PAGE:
On Social Presence: Theories, Methodologies, and Guidelines for the Innovative Contexts of Computer-Mediated Learning

On Social Presence: Theories, Methodologies, and Guidelines for the Innovative Contexts of Computer-Mediated Learning

Stefano Triberti (Università Cattolica del Sacro Cuore di Milano, Italy), Eleonora Brivio (Università Cattolica del Sacro Cuore di Milano, Italy) and Carlo Galimberti (Università Cattolica del Sacro Cuore di Milano, Italy)
Copyright: © 2018 |Pages: 22
DOI: 10.4018/978-1-5225-3229-3.ch002


Social presence in online learning communities may be defined as the degree to which a learner feels connected with other learners and the teacher/educator, within a computer-mediated context. However, social presence is a broad construct that cannot be reduced to its manifestation in the specific context of distance-learning communities. How can we feel the presence of others? And, in virtue of what such a sensation may establish in our consciousness when others are actually not present in the physical environment we are in? This chapter includes a review of the main theoretical proposals to understand social presence, along with their guidelines to promote it, specific instruments and possible criticalities. Then, the different theories on social presence are resumed and integrated, in order to provide practical design guidelines open to the new technologies that may constitute innovative resources for the computer-mediated learning tools of the future (virtual reality, virtual worlds, augmented reality, and ambient intelligence).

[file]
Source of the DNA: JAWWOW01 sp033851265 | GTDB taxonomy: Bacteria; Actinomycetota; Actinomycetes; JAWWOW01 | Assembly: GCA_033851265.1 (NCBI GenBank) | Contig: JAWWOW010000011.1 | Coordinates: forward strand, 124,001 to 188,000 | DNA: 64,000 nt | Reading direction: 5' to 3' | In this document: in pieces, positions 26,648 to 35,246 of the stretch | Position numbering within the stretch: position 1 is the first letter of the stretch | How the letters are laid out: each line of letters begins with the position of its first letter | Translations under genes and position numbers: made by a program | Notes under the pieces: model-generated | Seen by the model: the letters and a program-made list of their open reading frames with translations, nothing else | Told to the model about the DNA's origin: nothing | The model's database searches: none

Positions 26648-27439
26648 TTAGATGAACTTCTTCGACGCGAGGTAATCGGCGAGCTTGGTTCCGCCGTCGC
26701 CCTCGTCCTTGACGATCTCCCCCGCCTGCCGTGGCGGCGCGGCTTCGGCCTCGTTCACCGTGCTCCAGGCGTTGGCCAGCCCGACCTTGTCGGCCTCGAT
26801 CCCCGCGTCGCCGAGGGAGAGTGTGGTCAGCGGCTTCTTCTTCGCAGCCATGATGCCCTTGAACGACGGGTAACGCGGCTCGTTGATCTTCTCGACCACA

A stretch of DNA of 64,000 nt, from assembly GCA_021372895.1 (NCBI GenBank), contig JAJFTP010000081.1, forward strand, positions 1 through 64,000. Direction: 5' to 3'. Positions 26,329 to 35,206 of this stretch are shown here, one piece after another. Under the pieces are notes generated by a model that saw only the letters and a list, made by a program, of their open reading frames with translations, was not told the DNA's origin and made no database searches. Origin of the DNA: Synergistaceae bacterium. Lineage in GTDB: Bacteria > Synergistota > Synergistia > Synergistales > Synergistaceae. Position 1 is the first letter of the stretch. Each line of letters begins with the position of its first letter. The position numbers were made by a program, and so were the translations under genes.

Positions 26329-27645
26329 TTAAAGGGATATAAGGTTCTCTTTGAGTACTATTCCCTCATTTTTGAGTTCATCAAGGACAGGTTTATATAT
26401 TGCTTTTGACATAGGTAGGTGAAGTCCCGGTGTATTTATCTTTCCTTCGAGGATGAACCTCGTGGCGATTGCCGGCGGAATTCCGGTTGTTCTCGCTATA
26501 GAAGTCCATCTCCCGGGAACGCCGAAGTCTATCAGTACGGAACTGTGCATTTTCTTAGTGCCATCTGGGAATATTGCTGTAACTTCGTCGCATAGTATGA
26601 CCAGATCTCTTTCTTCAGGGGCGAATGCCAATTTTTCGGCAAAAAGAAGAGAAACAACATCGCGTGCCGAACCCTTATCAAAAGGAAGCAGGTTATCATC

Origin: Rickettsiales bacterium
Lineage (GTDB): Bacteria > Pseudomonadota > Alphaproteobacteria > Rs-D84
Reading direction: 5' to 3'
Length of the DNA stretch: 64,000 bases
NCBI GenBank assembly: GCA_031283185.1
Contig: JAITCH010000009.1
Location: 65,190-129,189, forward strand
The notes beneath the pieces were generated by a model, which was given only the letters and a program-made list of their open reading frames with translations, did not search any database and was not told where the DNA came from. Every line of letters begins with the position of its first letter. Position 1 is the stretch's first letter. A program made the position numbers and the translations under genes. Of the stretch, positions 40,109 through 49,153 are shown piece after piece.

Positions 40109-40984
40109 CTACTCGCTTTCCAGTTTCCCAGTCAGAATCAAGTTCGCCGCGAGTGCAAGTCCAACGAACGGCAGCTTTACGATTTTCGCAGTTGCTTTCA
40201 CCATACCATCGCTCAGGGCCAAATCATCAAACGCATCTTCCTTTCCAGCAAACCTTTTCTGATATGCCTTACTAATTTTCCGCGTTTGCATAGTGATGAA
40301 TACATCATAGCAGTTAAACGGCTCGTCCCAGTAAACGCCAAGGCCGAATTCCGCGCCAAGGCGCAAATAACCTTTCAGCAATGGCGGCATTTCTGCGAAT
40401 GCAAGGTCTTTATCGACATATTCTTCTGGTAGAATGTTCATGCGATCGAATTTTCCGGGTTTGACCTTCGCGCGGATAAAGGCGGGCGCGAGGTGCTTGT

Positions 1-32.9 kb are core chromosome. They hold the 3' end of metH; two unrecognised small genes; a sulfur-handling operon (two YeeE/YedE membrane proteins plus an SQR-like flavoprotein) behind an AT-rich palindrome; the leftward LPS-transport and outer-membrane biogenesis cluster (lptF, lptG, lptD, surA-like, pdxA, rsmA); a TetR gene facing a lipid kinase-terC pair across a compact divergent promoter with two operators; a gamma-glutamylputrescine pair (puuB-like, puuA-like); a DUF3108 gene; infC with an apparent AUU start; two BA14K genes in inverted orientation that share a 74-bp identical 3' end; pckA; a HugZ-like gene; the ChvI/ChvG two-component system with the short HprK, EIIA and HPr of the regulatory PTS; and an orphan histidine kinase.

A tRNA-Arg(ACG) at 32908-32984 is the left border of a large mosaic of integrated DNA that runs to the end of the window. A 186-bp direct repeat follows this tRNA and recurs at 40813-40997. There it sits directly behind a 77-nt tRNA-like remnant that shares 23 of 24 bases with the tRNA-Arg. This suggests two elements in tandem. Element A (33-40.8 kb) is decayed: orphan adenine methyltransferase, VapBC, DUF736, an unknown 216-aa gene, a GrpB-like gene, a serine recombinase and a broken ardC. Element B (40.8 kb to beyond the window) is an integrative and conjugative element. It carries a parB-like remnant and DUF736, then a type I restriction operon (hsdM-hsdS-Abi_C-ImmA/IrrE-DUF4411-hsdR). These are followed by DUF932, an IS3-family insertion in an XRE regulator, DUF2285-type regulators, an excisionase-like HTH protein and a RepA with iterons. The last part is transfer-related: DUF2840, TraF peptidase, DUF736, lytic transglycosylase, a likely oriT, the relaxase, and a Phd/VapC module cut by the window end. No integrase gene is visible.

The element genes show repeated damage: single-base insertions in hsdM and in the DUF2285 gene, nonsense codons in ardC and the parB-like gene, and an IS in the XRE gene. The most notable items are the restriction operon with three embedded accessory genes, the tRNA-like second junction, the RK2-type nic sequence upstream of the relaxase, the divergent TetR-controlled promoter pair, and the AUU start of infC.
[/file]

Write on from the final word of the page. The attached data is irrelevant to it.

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New communication technologies have brought innovative, extraordinary opportunities for personal relationships, networking, and collaborative activities such as work and learning. Historically, such innovations have been accompanied by philosophical and scientific study devoted to understand whether mediated interactions could be regarded as more or less similar to face-to-face communication. Is computer-supported work effective? Is mediated learning desirable? And, more specifically, what factors are important (to be analyzed, measured, reduced or improved) in order to promote the processes impacting the final outcomes of mediated interactions?

Among these factors, the fundamental construct of social presence has emerged. Social presence can be defined as the perception of being present with others within an environment that is characterized by some sort/level of mediation granted by communication technologies (Biocca & Harms, 2002). Indeed, when we use a webchat, read others’ comments on our social network profile, play an online-based multiplayer video game or attend an online course, we could feel more or less the sensation that other people are “there” with us and that an actual relationship is emerging (or may emerge) among us and them. On the other hand, if such a perception does not manifest in our own consciousness, no interaction will be possible at all, along with the potential desirable outcomes it could bring (learning, collaborative work, social capital etc.).

But what exactly is social presence, and what factors do generate, maintain, or enhance it? Does social presence depend on defined characteristics within the communicators involved (such as social attitude, personality, emotional expression), or is it more related to technological features and the advancement of the medium? The aim of this chapter is to describe social presence and relative theories, and discuss its relevance to mediated learning.

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